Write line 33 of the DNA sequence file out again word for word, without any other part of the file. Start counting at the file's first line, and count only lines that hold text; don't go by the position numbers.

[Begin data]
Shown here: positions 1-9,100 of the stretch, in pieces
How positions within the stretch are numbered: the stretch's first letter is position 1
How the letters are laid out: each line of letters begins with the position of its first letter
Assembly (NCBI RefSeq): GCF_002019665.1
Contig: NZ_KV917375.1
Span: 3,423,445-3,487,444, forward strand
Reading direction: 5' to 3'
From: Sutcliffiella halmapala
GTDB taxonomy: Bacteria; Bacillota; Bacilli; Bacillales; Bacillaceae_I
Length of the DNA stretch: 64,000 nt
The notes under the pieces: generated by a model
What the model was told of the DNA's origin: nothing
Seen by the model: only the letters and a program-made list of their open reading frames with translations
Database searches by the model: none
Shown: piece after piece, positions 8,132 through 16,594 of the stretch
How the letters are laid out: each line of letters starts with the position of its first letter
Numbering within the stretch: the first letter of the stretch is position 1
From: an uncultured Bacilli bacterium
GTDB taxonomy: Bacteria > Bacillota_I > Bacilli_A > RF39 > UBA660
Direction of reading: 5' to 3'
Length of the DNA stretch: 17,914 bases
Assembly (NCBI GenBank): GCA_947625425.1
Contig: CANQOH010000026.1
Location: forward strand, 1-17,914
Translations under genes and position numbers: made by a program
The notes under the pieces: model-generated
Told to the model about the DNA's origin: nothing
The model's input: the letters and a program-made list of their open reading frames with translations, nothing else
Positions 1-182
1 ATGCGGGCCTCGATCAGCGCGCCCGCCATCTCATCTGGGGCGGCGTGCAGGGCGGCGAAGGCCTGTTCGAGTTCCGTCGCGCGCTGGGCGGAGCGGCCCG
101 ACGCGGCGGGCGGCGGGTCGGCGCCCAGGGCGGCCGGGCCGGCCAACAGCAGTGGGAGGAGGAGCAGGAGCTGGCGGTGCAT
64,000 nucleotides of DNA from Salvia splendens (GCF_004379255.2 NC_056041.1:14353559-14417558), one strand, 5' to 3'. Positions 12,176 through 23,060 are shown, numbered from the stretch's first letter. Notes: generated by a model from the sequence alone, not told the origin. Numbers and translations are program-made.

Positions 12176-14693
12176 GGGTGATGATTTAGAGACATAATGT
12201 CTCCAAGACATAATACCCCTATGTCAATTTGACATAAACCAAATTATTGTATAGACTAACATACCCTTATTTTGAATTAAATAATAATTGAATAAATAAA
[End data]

Positions 12176-14693